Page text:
Macedonian Human Rights Movement International
Greece Succumbs to Public Pressure: Aegean Macedonians Finally Visit Their Birthplaces

By Meri Jordanovska

A group of 43 former residents of Florina (Lerin in Macedonian) region yesterday crossed the Macedonian-Greek border for the first time with a group visa without any problems. Thrilled and overwhelmed with happiness to finally see their birthplaces, Macedonians from the northern part of Greece went to the celebration of the Orthodox Christian holiday of Great Mother of God in the Village of Skopos (Setina in Macedonian).

"You can hear Macedonian music everywhere. Many Macedonians present here visit their birthplaces for the first time[, after they have been banished during the Greek civil war, 1946-1949]. We are thrilled! We had no problem at the border, the crossing took half an hour only. Even the Greek border guards told us they'd come to the celebration of Mother of God. This is a great day for us," said Todor Jovanov, the leader of the group of Macedonians from the Aegean region.

Those passing on the Medzhitlija border crossing had to undergo the same procedures, but the whole process went much faster [than before - some refugees living in Macedonia were allowed to visit Greece last year, too]. They had to fill in questionnaires in which they had to state the Greek names of their parents and their village. [Ethnic Macedonians living in Greece were forcefully renamed after 1912, and the Macedonian names of places where "Hellenized" between the two world wars.]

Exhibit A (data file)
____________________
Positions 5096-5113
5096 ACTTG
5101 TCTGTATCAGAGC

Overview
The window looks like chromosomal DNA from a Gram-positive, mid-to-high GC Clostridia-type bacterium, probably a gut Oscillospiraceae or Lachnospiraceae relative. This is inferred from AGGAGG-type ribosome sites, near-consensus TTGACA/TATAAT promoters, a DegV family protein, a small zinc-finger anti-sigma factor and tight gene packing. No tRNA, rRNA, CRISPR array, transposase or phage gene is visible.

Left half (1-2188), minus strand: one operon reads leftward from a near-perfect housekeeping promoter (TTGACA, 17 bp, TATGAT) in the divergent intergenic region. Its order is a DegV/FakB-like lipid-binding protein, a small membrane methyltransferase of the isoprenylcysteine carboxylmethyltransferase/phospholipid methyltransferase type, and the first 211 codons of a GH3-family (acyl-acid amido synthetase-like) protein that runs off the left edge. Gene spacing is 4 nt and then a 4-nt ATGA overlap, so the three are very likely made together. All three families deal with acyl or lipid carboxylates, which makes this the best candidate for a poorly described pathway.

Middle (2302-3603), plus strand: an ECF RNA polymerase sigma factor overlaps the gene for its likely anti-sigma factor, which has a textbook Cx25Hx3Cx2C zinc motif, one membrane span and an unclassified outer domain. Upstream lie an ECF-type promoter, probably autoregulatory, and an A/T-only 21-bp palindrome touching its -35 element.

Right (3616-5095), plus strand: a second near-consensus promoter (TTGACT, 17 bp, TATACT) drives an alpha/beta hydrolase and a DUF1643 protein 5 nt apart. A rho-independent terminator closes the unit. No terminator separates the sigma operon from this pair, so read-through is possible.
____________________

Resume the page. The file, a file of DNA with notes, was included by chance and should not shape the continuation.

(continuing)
"We have been asking for a group visa for a long time, but the Greek authorities constantly refused to provide it. Now Greece probably realized it cannot do this in spite of the whole world," said Gjorgji Donevski, Secretary General of the Alliance of Associations of Macedonians from the Aegean part of Macedonia.

He hopes allowing freedom of movement will become regular practice and that Macedonians from the Aegean part will be able to visit their birthplaces more often.

"Every village here has its own religious holiday [slava - a day devoted to celebration of a certain Orthodox Christian saint]. It is beautiful to take part in it, the whole village is there," exclaimed Donevski.

During their three-day visit to Greece, the group plans to visit Edessa (Voden in Macedonian) and Kajmakchalan.

Macedonian refugees from Aegean Macedonia last week blamed the Athens government for not allowing them to enter Greece, and visit their birthplaces, and also for secretly selling out their realestate properties. After Vreme wrote about this case, a number of Macedonian political parties and international organizations expressed interest about it. The ODIHR Warsaw office stated that the citizens who have problems with their properties in Greece should complain to the local OSCE office in Skopje.